Old 02-26-2009, 03:06 AM   #26
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Keith:

As the others have stated, your idea for a sunset shot may have been a good one but the overall composition and lighting just do not work well. I'm not sure cloning out a power pole on a photo that was rejected for being backlit is a productive use of anybody's time.

If you really want to improve I would suggest taking a constructive look at some of the other glint, sunset, silhouette, etc. shots in the database and try to figure out what they did "right" rather than try to compare them to your shot being rejected.
Wow, I don't think anyone could say it as diplomatically as Chris just did. There's no substitute for taking criticism and going back to the drawing board.
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Old 02-26-2009, 03:07 AM   #27
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So how do some of those extremly post processed Knapp shots make it on here?
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I'm not a screener, don't ask me!
Aside from what Dave said, and I am not a fan of some of the Knapp processing, the issues there generally have to do with light. RP allows a fair amount of latitude in that dimension (don't get me started!). What you are talking about is removing elements of the scene. That is an entirely different dimension, for which RP gives zero latitude.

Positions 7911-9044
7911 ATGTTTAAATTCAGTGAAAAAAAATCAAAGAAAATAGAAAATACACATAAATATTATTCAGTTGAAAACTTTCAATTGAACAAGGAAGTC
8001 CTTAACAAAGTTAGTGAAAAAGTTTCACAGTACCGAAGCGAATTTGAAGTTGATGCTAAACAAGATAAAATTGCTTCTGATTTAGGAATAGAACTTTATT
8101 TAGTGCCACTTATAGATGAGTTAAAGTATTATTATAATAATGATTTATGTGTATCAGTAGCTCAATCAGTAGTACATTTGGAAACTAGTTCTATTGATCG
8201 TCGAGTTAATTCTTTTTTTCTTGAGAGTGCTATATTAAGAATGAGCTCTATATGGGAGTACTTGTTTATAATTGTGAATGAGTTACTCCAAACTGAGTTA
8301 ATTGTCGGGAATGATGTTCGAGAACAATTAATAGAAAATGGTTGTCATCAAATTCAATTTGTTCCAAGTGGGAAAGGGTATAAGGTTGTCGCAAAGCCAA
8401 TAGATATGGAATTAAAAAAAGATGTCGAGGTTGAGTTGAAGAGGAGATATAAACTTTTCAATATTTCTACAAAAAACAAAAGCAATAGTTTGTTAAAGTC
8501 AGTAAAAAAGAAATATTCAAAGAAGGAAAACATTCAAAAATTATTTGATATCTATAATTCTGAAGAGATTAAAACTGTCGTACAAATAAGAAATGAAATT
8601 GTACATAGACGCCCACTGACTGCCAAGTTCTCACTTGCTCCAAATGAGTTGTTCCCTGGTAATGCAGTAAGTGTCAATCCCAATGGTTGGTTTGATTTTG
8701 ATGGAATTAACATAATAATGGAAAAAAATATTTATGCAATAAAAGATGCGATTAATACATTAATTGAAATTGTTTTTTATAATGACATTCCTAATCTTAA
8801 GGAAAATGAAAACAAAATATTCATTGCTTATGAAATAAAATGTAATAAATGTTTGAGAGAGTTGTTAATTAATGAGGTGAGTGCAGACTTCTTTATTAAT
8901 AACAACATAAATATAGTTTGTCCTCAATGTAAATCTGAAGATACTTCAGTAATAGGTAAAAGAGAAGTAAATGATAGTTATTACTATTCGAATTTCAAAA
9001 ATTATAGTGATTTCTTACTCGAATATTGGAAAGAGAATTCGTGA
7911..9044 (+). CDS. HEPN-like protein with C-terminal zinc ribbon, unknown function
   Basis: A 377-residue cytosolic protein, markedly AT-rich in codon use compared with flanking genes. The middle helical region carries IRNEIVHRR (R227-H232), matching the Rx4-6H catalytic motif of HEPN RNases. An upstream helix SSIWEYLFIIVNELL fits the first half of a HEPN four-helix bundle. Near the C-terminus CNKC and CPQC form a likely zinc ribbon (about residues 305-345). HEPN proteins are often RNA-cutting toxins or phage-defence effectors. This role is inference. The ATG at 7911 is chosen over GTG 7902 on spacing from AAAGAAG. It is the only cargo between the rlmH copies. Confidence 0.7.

In my view the shot isn't going to work and removing a pole is not the main issue.
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Old 02-26-2009, 03:07 AM   #28
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So how do some of those extremly post processed Knapp shots make it on here?
Whenever we see a shot get accepted that leaves us scratching our heads and/or whenever we get a rejection that just doesn't seem to make sense to us, our best course of action is to remember one really key thing:


IT AIN'T OUR SITE!!


Seriously, the blood pressure drops considerably when one comes to grips with that fact.
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Old 02-26-2009, 03:08 AM   #29
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Well, by posting those other comparisons, I pretty much got a good idea what I did wrong and they did right, and I didnt mean to offend anyone.
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Old 02-26-2009, 03:10 AM   #30
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Well, by posting those other comparisons, I pretty much got a good idea what I did wrong and they did right, and I didnt mean to offend anyone.